Iowa State study shows technology could hold the solution to food security

Prashant Rajan, an assistant professor of English and communication studies, and Shweta Chopra, an assistant professor of agricultural and biosystems engineering, traveled to India.
Prashant Rajan, an assistant professor of English and communication studies, and Shweta Chopra, an assistant professor of agricultural and biosystems engineering, traveled to India. | Contributed photo

Two Iowa State University professors recently determined technology and an increase in food security in India in relation could help meet an increasing need for food sources.

Prashant Rajan, an assistant professor of English and communication studies, and Shweta Chopra, an assistant professor of agricultural and biosystems engineering, traveled to India, where they studied the government’s use of technology.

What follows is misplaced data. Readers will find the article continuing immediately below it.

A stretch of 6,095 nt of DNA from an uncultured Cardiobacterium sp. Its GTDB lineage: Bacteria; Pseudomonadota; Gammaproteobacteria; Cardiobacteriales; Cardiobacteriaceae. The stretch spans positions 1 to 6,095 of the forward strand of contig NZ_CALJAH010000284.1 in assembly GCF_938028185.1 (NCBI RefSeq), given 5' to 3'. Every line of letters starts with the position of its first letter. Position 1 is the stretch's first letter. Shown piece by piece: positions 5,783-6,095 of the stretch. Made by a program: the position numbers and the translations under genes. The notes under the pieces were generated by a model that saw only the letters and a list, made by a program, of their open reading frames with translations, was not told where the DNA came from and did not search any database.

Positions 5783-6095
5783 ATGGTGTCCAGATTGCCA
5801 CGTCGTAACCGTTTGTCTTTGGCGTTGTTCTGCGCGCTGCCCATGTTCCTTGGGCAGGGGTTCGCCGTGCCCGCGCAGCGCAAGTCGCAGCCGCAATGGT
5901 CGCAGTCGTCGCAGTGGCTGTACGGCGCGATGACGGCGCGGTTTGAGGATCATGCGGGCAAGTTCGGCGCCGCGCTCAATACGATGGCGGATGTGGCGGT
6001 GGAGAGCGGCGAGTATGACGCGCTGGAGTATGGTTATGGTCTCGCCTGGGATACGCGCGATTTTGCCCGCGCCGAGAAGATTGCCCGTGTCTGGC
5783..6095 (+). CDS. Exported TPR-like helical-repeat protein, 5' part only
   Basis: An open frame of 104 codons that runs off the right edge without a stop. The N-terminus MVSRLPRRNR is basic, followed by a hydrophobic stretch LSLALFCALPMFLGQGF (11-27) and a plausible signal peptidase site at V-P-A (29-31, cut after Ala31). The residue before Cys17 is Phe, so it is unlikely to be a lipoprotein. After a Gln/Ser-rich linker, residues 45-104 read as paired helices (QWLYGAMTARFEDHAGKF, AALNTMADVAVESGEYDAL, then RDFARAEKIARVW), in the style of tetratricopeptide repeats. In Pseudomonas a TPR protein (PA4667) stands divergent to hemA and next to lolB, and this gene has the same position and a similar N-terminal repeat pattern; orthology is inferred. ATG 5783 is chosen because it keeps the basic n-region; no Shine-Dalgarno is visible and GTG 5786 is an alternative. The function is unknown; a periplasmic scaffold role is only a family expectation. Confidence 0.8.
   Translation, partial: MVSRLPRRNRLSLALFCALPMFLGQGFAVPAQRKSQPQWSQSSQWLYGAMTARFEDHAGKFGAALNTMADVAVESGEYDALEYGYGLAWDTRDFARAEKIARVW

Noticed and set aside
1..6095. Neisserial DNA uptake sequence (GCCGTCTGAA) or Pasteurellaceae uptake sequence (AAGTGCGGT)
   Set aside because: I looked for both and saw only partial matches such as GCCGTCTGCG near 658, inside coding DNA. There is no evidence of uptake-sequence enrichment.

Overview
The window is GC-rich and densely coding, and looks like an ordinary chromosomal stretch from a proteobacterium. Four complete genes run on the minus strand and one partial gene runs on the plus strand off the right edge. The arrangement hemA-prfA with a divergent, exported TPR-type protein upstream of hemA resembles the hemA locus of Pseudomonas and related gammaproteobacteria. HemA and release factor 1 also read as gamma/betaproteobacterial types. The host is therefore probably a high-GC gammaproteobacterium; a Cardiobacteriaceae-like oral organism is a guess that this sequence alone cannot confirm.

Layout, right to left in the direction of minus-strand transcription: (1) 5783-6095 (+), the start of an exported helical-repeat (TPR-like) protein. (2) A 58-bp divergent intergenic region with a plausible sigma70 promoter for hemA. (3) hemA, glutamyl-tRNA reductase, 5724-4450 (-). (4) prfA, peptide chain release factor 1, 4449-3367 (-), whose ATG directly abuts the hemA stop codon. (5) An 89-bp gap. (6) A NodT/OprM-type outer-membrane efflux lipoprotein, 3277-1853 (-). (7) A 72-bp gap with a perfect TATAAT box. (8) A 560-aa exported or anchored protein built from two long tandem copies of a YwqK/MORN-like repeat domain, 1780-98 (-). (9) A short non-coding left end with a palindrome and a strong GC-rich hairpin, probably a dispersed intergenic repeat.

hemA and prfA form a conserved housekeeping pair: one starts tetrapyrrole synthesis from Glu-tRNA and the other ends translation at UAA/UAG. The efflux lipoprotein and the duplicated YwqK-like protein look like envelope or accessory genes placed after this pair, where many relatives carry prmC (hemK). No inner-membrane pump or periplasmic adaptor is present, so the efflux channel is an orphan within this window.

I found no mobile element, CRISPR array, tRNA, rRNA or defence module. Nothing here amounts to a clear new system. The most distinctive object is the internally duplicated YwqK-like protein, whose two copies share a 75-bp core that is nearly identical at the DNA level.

What they found that was the government is using technology to better distribute food throughout the country’s poorest regions.

Though India spends $13 billion to 14 billion every year to buy food and distribute it to those who need it, almost 40 percent of the food is lost to the open or black market. This, Rajan and Chopra believe, could be avoided through increased technology, which would result in better distribution through systems using secure cards for monthly food allowances.

The implementation of this technology is difficult in India, as the systems are still being developed, but the research done by Chopra and Rajan suggested positive sentiments towards the technology.

“For a lot of honest salespeople, the technology was a way to address the stigma that was associated with their job,” Rajan said.

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